‘Get it to number one’: No VAT on Jo Cox charity single


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TRIBUTE: The charity single will be released one week prior to Christmas

TRIBUTE: The charity single will be released one week prior to Christmas

Britain’s Chancellor of the Exchequer, Philip Hammond, has announced that money made from the charity single in memory of murdered MP Jo Cox will not suffer a loss in proceeds over VAT.

The announcement was made on Tuesday 13th December, with the Treasury vowing to make a charitable donation, equivalent to the VAT payable on the sales of the single, to the foundation.

Mr Hammond said: “Jo Cox dedicated so much of her life to helping people less fortunate than herself and the charity named in her honour is carrying on that excellent work.

“It is only right that we do what we can to support that work and I am pleased to confirm that every single penny of sales from this single will go towards the good causes the Jo Cox Foundation supports.”

FUNDING: Philip Hammond confirmed that the single would be exempt to VAT

FUNDING: Philip Hammond confirmed that the single would be exempt to VAT

The song, a cover of the Rolling Stones’ ‘You Can't Always Get What You Want’, features a host of household names including Kaiser Chiefs’ Ricky Wilson, Cockney Rebel’s Steve Harley, KT Tunstall and David Gray.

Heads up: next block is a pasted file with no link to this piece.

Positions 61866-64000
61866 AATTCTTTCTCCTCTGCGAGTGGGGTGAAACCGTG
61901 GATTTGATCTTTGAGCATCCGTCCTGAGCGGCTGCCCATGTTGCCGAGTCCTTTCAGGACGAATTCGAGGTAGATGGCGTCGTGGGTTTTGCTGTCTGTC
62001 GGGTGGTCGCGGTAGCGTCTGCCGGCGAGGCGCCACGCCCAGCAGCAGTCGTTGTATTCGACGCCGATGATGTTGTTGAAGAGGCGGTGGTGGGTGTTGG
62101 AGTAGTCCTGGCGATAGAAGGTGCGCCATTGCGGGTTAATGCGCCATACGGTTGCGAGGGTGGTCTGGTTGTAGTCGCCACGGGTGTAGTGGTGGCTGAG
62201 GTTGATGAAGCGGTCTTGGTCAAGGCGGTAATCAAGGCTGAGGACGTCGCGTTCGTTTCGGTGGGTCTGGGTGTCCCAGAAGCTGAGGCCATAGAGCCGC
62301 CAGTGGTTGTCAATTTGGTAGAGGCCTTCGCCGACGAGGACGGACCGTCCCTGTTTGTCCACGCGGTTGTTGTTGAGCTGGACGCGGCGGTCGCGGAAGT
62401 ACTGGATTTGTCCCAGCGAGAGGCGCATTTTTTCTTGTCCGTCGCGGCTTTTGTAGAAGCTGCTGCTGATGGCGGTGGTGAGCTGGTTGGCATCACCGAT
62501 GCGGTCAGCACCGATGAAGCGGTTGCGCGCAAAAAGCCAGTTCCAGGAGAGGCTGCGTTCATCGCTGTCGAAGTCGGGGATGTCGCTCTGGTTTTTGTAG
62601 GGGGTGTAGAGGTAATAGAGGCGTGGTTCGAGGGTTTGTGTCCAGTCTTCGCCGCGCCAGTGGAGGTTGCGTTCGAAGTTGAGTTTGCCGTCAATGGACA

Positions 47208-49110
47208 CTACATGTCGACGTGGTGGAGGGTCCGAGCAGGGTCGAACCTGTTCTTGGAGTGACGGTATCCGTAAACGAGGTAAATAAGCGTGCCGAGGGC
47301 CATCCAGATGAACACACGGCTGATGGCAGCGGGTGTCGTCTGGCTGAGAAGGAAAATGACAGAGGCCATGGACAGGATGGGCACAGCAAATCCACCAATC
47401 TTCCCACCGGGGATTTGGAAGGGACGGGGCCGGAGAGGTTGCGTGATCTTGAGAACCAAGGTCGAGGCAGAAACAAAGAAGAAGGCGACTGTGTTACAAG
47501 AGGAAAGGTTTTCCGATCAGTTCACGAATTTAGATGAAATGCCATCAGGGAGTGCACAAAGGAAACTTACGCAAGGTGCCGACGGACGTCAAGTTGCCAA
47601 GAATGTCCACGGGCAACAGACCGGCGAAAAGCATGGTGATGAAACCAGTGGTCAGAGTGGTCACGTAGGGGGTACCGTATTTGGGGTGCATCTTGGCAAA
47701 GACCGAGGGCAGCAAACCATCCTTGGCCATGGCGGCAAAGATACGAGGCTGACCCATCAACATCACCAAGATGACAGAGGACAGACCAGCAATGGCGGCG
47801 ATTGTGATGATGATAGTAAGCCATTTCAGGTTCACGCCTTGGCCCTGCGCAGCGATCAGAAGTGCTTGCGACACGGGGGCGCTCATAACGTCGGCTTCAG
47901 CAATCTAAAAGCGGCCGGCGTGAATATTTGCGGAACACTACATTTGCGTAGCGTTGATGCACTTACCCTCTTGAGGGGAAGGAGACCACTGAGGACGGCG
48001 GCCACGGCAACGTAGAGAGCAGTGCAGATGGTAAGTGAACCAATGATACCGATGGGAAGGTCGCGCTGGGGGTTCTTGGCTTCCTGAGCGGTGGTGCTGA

A backing track is provided by members of the parliamentary rock group MP4 and the Royal Opera House Thurrock Community Chorus.

Steve Harley, who sings with Cockney Rebel, said of Mrs Cox: “It just seemed that every breath she took seemed to be for someone else's benefit.”

Proceeds from the charity single will all be donated to the Jo Cox Foundation which supports a plethora of charities – these include the Royal Voluntary Service and Syrian rescue volunteers the White Helmets.

Project organiser Kevin Brennan, MP4 member and Labour MP for Cardiff West, said: “The fact that so many people have given up their time for this project to support the causes she cared about shows that she leaves us all a legacy of hope for a better world.”

It is not the first time a government has waived VAT on a Christmas single, with the first example of such an offering occurring in 1984 for Band Aid's ‘Do They Know It's Christmas’.

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